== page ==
I don't know if you want to hide the first aid block when it is dark, but using the robot's wholly black palette like Espozo said does not only help hiding it, but would probably also help make the exit sign more believable once the unreal light of the box is gone.
Also loving the backpack keeping in the sauna. And, well done on the glass wall. It stood out to me as really good looking.
Sharing a technique: It is a common practice in film animation to let components of a unit lag one up to several frames behind each other, anywhere one component is the force that pushes the other into action.
1)When the main character is riding the bike, the vibration of the vehicle would (in the real world or in a cartoon) make the character bump - not in unison, but in cascade. This would've been easy to implement on a system with less sprite restrictions, of course. Attempting this on large nes sprite groups might need to involve tile-level animation.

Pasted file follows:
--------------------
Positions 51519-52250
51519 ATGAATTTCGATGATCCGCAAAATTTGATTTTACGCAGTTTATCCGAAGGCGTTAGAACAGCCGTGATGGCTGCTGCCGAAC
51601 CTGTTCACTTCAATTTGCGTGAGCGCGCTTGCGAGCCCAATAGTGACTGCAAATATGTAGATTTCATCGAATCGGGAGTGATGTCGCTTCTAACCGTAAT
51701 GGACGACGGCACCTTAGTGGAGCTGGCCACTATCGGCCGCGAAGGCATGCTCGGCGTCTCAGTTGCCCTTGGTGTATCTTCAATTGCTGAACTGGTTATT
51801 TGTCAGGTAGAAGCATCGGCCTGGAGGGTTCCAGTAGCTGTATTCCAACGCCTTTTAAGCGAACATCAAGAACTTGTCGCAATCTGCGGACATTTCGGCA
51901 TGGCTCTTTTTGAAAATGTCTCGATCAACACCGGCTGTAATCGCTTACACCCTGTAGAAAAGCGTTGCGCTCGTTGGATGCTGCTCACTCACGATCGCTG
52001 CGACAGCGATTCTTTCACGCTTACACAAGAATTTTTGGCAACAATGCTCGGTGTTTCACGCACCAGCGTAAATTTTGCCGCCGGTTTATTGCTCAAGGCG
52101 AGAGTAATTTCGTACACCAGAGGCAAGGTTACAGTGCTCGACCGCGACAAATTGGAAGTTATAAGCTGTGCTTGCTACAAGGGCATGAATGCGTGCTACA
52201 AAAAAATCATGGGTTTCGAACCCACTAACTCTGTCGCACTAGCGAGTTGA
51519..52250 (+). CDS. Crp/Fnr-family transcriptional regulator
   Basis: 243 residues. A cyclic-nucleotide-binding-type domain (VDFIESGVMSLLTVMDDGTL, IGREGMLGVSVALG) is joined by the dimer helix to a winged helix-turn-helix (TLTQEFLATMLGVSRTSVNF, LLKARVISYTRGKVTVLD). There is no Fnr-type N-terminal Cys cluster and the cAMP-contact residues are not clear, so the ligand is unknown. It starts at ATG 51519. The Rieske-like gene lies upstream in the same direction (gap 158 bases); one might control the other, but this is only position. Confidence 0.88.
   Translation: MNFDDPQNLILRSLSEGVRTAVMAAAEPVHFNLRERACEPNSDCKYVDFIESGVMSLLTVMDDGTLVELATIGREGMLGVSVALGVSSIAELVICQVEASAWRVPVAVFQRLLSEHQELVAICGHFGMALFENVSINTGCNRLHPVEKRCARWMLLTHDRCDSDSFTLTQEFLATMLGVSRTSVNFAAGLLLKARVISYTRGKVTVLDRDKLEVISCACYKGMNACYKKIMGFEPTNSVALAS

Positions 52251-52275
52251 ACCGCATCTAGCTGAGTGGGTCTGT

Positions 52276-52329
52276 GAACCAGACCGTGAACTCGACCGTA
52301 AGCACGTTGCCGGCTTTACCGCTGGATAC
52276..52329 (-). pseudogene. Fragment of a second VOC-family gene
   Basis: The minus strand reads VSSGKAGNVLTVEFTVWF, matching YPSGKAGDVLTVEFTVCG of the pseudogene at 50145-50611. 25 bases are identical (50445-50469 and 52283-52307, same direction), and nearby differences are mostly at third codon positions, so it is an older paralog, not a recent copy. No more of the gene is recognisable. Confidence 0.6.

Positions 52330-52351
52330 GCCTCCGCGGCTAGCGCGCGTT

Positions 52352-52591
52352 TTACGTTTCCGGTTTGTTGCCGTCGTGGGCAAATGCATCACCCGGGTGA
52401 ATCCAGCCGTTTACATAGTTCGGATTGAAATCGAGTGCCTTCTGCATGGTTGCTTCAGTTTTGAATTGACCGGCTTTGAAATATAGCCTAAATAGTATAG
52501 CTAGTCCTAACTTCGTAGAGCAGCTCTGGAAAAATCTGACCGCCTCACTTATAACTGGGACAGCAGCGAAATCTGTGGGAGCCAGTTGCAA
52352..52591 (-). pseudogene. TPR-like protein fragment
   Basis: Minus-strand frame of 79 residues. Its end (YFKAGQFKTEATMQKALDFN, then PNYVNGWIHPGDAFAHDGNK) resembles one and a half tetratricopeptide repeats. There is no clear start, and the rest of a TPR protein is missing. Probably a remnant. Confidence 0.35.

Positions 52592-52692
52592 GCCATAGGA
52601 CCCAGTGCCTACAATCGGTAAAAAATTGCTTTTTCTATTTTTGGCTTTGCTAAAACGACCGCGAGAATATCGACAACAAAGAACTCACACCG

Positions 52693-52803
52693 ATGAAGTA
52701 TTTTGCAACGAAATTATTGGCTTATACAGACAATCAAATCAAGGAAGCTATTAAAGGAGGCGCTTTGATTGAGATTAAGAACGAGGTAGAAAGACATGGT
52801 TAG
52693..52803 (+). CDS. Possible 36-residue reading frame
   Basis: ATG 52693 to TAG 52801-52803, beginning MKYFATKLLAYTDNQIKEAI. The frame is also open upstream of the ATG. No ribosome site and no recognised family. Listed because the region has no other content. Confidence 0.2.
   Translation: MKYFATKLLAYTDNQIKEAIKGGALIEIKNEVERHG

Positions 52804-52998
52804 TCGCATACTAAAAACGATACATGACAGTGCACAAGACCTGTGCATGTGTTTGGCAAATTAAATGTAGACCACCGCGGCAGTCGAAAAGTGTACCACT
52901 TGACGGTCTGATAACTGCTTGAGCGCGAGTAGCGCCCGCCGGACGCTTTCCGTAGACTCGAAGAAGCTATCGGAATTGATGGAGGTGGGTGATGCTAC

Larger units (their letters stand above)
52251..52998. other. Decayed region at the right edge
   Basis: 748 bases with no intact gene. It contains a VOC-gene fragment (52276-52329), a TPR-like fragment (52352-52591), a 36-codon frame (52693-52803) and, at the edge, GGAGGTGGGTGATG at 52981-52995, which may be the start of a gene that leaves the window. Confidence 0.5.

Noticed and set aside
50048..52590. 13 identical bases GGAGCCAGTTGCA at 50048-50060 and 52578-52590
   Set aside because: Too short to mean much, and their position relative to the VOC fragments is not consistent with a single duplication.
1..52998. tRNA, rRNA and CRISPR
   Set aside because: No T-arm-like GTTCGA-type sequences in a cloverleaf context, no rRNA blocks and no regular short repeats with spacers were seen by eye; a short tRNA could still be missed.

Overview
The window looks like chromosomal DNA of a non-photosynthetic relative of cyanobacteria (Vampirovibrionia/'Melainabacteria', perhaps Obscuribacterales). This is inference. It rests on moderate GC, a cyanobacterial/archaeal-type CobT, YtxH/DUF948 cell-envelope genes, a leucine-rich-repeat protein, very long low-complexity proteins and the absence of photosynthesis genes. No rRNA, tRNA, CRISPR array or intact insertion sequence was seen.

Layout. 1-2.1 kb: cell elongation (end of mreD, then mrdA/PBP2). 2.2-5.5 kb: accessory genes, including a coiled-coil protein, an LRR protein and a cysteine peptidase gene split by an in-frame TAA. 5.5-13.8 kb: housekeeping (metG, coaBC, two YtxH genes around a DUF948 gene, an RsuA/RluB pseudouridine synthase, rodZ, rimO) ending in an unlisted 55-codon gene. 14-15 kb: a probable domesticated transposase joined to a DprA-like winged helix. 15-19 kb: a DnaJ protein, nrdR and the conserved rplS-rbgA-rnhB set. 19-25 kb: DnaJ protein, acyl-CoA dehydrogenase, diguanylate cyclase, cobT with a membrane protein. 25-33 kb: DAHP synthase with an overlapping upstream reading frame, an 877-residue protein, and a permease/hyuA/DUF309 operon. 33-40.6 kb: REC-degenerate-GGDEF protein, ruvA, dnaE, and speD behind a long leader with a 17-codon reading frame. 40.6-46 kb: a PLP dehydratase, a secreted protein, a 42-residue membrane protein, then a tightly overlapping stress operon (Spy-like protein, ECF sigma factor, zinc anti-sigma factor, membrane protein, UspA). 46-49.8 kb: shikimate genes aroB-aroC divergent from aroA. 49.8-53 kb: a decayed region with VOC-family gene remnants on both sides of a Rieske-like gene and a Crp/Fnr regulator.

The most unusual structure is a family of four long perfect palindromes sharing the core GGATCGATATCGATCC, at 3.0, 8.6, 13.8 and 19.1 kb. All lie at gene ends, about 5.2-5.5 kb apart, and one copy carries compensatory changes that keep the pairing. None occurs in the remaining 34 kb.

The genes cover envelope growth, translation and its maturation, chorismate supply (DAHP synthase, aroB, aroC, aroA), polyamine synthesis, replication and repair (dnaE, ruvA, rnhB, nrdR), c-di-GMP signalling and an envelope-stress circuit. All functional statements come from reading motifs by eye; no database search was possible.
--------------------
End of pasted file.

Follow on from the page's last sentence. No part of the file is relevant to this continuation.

2)When the finger is pushing the button, there is a span of travel for the finger to do before the actual pushing takes place. This may be simulated with a similar cascaded lag.
The sense of pre-signaling movement prepares the audience to both focus on and accept the action about to come. In the examples above, the actions are pretty self-explanatory, though, so it's mostly for appearance; to heighten the naturality or hide the animator's hand.